With its cobblestone streets, historic buildings, and occasional brushes with Civil War-era re-enactors, Galena, Illinois often feels like a step back in time to the mid-nineteenth century, the town’s heyday.
Back then, Galena was a bustling metropolis and the largest steamboat hub north of St. Louis. Its economy was driven by the lead mining industry, and the mansions of mine owners, entrepreneurs, and riverboat captains lined the Galena River, a tributary of the nearby Mississippi River.
While the lead boom has long since gone bust, the town’s appreciation and preservation of its history in recent decades have helped bolster the growth of another industry: tourism. Today, nearly a million visitors flock to Galena every year to revisit that rich history, enjoy its small-town charm, visit its popular wineries, stroll through its many boutiques, galleries, and antique shops, and explore the hilly terrain along the nearby Mississippi.
The most popular attraction is Galena’s well-preserved nineteenth-century architecture. Most of the town – including all of Main Street – is on the National Register of Historic Places. Towards the end of the 1800s, lead, once used in everything from ammunition to industrial pipes, was no longer used as frequently, and Galena declined. In many cases, buildings were simply left behind since locals didn’t have the money, or incentive, to demolish them. But in the 1960s, residents, along with an influx of Chicago artists, fueled a movement to preserve and revive the town.
Visitors today can explore architectural and historical highlights via trolley tours, walking tours, or through popping into any of several historic buildings that now serve as stores, inns, and museums.
Chief among them is the Ulysses S. Grant Home State Historic Site. Grant arrived in Galena in 1860 to clerk in his father's leather-goods store. He lived here full-time for two brief years before leaving to fight in the Civil War. But when he returned a war hero and decorated general, the town elders presented him with a fully furnished Italianate house. Although he would soon leave for Washington, DC and serve two terms as president, his home has since been lovingly preserved.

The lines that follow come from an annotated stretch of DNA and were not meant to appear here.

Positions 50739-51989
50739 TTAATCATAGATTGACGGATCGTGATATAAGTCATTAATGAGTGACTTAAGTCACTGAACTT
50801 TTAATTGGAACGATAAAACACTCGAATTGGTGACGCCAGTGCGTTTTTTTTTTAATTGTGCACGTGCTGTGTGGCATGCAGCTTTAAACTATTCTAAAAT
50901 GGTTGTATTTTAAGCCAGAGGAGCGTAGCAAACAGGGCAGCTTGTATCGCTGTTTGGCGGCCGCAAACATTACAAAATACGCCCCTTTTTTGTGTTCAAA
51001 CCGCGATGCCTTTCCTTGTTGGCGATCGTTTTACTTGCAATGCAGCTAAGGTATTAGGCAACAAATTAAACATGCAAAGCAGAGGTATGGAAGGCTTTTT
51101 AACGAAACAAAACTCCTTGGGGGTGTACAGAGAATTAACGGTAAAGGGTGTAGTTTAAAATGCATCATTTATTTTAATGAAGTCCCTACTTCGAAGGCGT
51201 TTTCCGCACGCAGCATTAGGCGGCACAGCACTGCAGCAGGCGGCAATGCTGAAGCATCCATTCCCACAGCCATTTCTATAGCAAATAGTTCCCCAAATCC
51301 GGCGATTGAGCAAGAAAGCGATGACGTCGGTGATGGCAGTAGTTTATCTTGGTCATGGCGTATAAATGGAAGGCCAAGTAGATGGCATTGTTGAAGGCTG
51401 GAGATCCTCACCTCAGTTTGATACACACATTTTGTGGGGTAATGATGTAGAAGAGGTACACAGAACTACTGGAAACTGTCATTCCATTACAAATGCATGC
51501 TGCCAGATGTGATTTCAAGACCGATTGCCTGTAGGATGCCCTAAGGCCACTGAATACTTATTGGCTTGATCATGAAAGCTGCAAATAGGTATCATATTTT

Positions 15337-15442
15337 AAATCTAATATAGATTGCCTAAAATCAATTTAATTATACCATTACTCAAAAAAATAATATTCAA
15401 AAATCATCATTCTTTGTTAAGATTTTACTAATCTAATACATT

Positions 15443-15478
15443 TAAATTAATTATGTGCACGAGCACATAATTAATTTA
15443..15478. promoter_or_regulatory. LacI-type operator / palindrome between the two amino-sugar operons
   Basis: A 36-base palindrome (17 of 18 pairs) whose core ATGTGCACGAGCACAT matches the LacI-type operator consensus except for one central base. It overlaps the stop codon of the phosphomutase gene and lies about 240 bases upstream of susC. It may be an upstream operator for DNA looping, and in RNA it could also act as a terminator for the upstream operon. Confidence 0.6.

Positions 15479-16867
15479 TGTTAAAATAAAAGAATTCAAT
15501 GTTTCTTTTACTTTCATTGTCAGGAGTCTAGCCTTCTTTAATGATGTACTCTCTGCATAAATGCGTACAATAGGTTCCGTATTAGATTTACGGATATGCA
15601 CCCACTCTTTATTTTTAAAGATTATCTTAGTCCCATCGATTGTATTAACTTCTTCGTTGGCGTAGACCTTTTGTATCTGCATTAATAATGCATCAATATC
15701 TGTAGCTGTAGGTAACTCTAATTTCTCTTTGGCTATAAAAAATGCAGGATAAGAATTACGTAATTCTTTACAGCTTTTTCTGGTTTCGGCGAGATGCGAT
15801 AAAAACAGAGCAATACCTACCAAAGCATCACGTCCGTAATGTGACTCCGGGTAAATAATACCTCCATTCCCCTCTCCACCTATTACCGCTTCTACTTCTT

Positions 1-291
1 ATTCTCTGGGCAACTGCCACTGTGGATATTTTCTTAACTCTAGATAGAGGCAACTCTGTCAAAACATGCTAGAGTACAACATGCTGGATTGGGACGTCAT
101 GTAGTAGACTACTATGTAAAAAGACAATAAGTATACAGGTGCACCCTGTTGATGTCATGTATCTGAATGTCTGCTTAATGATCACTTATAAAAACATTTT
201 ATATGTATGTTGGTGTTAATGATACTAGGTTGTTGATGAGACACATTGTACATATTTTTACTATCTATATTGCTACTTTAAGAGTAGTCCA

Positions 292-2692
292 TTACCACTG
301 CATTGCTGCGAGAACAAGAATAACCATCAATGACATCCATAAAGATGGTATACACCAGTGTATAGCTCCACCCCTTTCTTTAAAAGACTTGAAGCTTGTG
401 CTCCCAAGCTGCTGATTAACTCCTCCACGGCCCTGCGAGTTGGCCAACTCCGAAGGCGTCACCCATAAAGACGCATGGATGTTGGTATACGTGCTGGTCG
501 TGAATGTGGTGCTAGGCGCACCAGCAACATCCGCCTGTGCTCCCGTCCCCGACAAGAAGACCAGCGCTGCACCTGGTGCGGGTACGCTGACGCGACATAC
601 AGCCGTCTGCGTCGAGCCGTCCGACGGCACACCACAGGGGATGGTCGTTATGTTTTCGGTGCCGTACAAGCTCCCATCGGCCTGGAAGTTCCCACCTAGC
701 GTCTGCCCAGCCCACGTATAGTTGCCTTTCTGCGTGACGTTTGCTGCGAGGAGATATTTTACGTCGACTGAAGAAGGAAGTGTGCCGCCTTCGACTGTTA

The Galena & U. S. Grant Historical Museum is housed in another historic mansion, this one built in 1858. It contains several impressive exhibits on the history of the region and its people – including an authentic 1830s lead mine shaft discovered during construction of an addition to the museum.
During the most recent ice age, the area around Galena was spared by the same glaciers that flattened most of the Midwest. Geologists have dubbed it the “Driftless Area;” it is marked by deep river valleys, clear streams, and forested hillsides. It can be explored by hiking at the nearby Casper Bluff Land and Water Reserve, which is also home to several effigy mounds, or at the Mississippi Palisades State Park further south. Bird lovers will enjoy searching for bald eagles, white pelicans, white trumpeter swans, and more than 200 other bird species that call the region home.
Vacationers can also explore the great outdoors by jogging or biking along the Galena River Trail, by golfing at the Eagle Ridge Resort and Spa, or in the winter, by skiing or snowboarding at Chestnut Mountain. And although there may be taller mountains further afield, this Midwest destination has one thing they all lack: a bird’s-eye view of the mighty Mississippi.